Arbor Low (F&D)

Arbor Low, 1981; Nikon FM Tri-X 35mm film

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A scan of a recent print from the original negative. Read the story behind this image on my other site.

An aerial view of Arbor Low taken from a kite camera. © Jim Knowles. All rights reserved. Used with permission.
The sacrifices we photographers make.

I first visited the prehistoric henge site of Arbor Low, Derbyshire, in April 1981.
That visit was inspired by none other than being on holiday close by, in Monyash, and a life-long interest in such places stemming from the days when I was fascinated by all things ancient and mysterious – I still am, actually.

The visit was perhaps a little frivolous (see pic right) and was certainly not made with the intention of photographing it to any large degree. In fact, when searching out the negatives to accompany this article, I was surprised to find that I only made a handful of images: an ‘establishing shot’, a couple of general views, and detailed views of just two stones. All were shot on 35mm black & white Tri-X film, probably on my Nikon FM.

One of Edwin Smith’s photos from Arbor Low, made on his visit in 1967. He certainly visited the site on at least two occasions. Image ©RIBApix
My early (1981) version of the same stone; before I had seen the Edwin Smith image.

As an aside, one the stones selected in 1981 for ‘individual attention’ was the very same stone that Edwin Smith photographed in 1967 (or perhaps 1956), an image that I was later to print from his original negative when assisting his widow Olive Cook. It is perhaps a particularly ‘photogenic’ stone, but I certainly had no knowledge of the Edwin Smith version when I made that image in 1981. My angle of approach to it is very similar to Smith, but the light – and my interpretation – differs somewhat. More about this image on my Real Photographs site.
Smith’s photograph was included in his 1984 monograph Edwin Smith: Photographs 1935-1971.

Edwin Smith’s 1967 photograph of a stone from Arbor Low. His darkroom trick of placing a coin on the paper to create a fake sun disc is clearly apparent, as is his use of ferricyanide bleach to lighten the bank behind the stone.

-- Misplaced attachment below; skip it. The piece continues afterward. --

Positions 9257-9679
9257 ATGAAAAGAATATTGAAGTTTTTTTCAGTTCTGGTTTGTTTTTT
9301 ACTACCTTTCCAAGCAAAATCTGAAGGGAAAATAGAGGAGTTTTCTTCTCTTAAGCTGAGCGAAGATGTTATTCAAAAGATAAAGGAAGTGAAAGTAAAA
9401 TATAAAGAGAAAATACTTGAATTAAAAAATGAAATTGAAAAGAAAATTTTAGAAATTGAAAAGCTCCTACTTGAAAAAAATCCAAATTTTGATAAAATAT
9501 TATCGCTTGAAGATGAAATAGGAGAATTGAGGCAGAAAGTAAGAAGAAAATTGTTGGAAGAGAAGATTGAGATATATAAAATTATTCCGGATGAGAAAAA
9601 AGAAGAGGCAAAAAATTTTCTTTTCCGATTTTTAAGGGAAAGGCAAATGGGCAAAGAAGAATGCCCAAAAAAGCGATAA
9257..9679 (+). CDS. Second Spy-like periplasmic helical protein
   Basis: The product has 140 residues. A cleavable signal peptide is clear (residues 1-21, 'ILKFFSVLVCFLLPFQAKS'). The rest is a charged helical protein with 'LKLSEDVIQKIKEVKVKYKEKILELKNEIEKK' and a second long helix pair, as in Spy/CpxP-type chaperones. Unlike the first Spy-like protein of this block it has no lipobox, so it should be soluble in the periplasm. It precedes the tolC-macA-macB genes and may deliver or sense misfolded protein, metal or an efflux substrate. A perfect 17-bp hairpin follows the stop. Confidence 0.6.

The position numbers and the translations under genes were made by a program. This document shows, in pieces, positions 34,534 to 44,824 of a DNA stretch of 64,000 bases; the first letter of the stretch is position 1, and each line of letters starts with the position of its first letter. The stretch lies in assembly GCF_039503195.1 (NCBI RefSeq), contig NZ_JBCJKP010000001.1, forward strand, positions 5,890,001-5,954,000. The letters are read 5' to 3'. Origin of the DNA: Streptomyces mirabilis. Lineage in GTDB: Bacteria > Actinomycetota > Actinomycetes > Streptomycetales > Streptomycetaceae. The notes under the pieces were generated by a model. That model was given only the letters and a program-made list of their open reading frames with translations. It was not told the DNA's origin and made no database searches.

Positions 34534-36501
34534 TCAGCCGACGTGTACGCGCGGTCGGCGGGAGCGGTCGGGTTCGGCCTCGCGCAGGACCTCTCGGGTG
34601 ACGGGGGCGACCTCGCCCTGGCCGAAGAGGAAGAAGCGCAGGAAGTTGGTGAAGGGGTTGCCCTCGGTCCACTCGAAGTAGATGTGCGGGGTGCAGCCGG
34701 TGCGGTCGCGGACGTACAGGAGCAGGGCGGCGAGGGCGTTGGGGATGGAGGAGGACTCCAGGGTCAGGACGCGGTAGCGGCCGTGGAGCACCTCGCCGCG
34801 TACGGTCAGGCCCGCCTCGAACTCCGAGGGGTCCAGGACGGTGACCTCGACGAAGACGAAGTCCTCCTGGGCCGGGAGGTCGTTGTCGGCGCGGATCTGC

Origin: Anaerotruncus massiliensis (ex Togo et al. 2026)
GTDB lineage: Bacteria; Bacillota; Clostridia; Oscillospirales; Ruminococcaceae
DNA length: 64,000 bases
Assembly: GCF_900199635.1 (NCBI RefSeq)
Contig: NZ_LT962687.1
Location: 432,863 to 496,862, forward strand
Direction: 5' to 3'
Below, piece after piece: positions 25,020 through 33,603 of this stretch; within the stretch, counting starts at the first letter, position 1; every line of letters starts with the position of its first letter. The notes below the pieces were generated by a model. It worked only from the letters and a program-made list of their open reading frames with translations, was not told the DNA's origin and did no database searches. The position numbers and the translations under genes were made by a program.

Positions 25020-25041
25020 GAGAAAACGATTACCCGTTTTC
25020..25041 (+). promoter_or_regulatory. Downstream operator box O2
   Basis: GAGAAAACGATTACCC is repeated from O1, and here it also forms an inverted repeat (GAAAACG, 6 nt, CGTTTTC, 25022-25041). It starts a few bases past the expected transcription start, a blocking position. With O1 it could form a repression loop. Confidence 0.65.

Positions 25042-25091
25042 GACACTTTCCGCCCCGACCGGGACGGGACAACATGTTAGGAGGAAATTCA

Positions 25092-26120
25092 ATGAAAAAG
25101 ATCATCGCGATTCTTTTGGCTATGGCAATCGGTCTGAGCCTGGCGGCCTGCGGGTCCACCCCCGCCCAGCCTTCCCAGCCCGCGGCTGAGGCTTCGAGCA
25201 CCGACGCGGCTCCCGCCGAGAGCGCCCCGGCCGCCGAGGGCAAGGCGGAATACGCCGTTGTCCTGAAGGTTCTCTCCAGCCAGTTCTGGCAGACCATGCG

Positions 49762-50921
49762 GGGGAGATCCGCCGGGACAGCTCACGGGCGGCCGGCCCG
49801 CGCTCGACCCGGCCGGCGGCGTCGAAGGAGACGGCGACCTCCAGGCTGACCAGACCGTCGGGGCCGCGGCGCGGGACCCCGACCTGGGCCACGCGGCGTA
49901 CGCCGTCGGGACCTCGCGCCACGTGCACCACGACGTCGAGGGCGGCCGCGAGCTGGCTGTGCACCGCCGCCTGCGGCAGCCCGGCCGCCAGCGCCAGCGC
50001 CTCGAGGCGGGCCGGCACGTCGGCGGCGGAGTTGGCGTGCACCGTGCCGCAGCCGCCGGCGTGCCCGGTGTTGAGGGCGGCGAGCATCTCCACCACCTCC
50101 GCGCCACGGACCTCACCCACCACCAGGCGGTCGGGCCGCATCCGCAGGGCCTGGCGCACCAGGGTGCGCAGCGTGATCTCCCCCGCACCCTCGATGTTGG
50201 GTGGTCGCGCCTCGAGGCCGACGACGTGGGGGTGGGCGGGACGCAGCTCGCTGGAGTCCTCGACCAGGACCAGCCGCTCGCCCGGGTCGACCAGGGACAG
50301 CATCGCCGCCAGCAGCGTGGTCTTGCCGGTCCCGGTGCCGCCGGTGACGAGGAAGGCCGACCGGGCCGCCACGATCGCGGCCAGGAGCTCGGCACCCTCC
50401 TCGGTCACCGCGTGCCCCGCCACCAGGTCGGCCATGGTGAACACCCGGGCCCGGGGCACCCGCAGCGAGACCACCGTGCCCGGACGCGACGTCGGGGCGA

My 2003 photograph of the other single stone photographed by Edwin Smith in 1967.

In 2003 I photographed the same stone again, along with another favoured by Smith in 1967 (see right) which was later used in his book ‘England’, published in 1971, the year he sadly died. It’s an interesting image because it is clearly manipulated to include a rather fake-looking sun disc, an artifice Smith was to use on many occasions. His technique was to lay a small coin on the photographic paper whilst exposing it under the enlarger. In this image he has also used ferricyanide bleach to lighten the bank behind the stone, and possibly lightened the stone also by ‘dodging’ under the enlarger. There was almost as much manipulation possible back in the early days of photography as there is now, at least my sun disks are the real thing though!

All of my early black & white photos are included in the gallery above, but the remaining photos are all from two trips made in recent years, in 2003 and 2011. On both these occasions I only photographed it on digital. In September 2003, it was with the first ‘semi-professional’ 6MP Nikon DSLR, the D100; in April 2011 with a 12MP Nikon D700.

Revisiting the D100 images made me realise how good that early camera was. Of course, not a patch on the D700, or indeed my current D800, but good for its time.

[Aerial view courtesy Jim Knowles © All rights reserved.]